Sun makes Niagara an open-source chip

Release of the chip's underlying design is intended to increase the relevance of the UltraSparc T1 processor line.

In a bid to increase the relevance of its processor line, Sun Microsystems pledged Tuesday to make the underlying designs of its new UltraSparc T1 an open-source project.

The Sparc chip specifications have been available for years to those who pay a fee to licensing organization Sparc International. But now Sun plans to release not just the specifications, but also the design itself, written in the Verilog hardware description language, and an accompanying verification suite and simulation models.

Sun plans to release the information through a new group called OpenSparc in the first quarter of 2006 and will use a license approved by the Open Source Initiative, the Santa Clara, Calif.-based company said during Tuesday's launch of the ambitious T1-based T1000 and T2000 servers.

Releasing the UltraSparc T1 details move is likely to appeal chiefly to academia, said Insight 64 analyst Nathan Brookwood. "I really think it may appeal to some researchers. It's really hard for me to imagine that a serious manufacturer would go off and make a product out of it," he said.

The abstract Verilog description is still a long way from a complete hardware design, Brookwood added. "It's about halfway between the point when you design something and you hand it off to the foundry" for a chip to be manufactured, he said.

The UltraSparc T1, code-named Niagara, is a major part of Sun's effort to restore waning enthusiasm for the company's Sparc line, which has lost market share to Power chips from IBM and x86 chips from Intel and Advanced Micro Devices in recent years.

The open-source chip move is the latest step in Sun's effort to leave behind its reputation for being closed and proprietary. Sun took another step a week ago when it declared that all its software would become free and open source--all except the core Java software, that is.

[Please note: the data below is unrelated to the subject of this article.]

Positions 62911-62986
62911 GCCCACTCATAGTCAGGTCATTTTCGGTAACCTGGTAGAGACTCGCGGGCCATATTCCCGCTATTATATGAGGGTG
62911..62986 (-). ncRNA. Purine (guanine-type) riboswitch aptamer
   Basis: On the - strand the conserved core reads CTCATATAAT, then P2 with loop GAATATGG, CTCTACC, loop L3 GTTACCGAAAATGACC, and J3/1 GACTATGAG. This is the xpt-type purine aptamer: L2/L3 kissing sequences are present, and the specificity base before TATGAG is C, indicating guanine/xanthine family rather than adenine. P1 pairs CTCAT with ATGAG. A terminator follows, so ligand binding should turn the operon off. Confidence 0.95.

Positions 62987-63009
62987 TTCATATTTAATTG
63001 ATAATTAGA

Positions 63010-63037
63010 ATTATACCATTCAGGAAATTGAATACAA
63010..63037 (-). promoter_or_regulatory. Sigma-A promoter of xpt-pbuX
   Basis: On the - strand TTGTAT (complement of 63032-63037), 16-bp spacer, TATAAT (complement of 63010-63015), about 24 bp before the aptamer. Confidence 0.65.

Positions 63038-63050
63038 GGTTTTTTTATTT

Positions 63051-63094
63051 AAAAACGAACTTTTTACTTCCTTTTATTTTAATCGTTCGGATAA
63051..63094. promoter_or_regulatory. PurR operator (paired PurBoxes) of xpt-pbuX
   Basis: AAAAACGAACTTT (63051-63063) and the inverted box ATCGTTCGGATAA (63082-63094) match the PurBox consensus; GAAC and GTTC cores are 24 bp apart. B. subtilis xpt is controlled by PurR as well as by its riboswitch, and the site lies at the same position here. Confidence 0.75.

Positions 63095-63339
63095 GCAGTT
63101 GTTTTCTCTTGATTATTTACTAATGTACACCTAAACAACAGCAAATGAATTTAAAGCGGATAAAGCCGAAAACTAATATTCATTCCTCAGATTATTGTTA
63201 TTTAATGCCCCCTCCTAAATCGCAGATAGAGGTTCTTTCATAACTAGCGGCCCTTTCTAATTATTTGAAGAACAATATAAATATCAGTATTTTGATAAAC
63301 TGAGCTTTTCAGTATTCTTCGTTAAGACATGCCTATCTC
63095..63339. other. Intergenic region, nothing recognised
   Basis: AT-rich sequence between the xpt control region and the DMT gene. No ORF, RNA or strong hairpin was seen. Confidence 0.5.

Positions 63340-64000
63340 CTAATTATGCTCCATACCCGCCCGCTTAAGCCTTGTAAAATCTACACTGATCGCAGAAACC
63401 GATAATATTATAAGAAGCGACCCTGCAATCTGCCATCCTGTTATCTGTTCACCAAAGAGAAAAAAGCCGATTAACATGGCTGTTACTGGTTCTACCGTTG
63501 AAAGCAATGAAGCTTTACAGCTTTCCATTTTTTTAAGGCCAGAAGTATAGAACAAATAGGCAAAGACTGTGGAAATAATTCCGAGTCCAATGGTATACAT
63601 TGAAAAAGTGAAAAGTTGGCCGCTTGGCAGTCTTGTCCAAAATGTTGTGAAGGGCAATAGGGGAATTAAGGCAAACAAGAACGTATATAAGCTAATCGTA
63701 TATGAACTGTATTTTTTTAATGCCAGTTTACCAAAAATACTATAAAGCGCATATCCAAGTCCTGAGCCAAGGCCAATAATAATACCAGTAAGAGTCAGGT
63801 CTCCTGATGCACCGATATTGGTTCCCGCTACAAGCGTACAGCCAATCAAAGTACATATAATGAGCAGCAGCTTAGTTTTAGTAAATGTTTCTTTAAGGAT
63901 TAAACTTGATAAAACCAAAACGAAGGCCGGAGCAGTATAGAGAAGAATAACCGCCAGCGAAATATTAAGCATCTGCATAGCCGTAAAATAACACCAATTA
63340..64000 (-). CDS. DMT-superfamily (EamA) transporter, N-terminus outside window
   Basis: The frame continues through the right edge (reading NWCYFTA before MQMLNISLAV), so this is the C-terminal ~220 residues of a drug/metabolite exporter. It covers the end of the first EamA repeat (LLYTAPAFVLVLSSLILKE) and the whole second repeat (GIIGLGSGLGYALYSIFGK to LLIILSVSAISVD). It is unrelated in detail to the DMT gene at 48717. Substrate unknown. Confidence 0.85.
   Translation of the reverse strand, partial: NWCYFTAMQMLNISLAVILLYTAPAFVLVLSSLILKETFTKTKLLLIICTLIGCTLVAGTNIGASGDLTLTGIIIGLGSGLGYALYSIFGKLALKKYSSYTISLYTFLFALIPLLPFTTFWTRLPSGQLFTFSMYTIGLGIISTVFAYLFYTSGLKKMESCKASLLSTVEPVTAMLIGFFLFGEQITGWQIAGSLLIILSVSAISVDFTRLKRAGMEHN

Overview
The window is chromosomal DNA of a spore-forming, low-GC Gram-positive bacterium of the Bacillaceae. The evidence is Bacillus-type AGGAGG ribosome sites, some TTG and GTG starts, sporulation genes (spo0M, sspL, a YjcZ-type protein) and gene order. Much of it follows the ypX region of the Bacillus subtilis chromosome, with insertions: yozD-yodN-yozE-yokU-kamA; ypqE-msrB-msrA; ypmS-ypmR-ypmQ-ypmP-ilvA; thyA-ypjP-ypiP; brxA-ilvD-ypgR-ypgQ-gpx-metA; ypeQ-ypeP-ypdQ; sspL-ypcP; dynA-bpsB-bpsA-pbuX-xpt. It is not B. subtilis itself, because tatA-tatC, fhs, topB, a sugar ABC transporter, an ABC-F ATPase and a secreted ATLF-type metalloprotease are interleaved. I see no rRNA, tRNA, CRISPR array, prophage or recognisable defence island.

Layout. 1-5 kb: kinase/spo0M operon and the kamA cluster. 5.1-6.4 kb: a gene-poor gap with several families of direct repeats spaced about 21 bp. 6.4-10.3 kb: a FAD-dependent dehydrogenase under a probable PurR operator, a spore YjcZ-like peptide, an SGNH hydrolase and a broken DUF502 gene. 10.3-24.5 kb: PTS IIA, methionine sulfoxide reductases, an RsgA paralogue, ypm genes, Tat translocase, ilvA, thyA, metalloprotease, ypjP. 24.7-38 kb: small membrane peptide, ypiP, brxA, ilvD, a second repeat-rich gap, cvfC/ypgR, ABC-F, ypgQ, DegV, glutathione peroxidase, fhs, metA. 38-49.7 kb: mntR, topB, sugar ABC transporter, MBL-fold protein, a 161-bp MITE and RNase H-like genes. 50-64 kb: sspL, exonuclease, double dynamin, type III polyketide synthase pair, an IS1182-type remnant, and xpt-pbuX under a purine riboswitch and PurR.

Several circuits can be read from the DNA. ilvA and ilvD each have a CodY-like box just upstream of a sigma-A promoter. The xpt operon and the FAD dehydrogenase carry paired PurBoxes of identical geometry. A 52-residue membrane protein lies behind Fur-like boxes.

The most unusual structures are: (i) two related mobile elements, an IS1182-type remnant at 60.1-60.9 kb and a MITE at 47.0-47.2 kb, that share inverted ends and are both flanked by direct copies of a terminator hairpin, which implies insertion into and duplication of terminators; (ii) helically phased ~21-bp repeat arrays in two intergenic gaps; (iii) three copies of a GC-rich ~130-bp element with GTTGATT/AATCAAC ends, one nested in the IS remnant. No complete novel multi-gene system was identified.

Sparc chips are used chiefly in servers from Sun and Fujitsu, though they are also used occasionally in other products such as Scientific Atlanta's Explorer 8000 set-top box or Olympus' D-300 Zoom digital camera. However, Sparc hasn't come close to the ubiquity of chip families such as ARM or x86.

The most direct competitor, though, is IBM's Power family. IBM has several significant licensees, including Freescale Semiconductor and P.A. Semi, and Big Blue is trying to promote wider use through its licensing program.

Sun hopes the OpenSparc effort will lead to widespread use of the chip--a move that could benefit Sun. The company sells support for the Solaris operating system, which is the only real option for use with the chip today. But that could change in the long run: Sun, taking another page from the IBM playbook, said Tuesday it's "actively working with the open-source community to bring Linux and FreeBSD to the UltraSparc T1 platform."

Sun has high hopes for the move. "The program will yield more collaboration and cooperation around hardware design and is expected to help drive down the costs of implementing the design in different technologies while enabling bold new products to be brought to market," the company said in a press release.

Even if it falls short of those goals, OpenSparc will give Sun marketing fodder to knock Intel and IBM, while promoting its "sharing" agenda. And as with releasing its software for free, it's unlikely to come with a financial penalty.

"They see it as unlikely to have much downside," Brookwood said. "The upside is also unclear, but it's not going to cost them much to do it."

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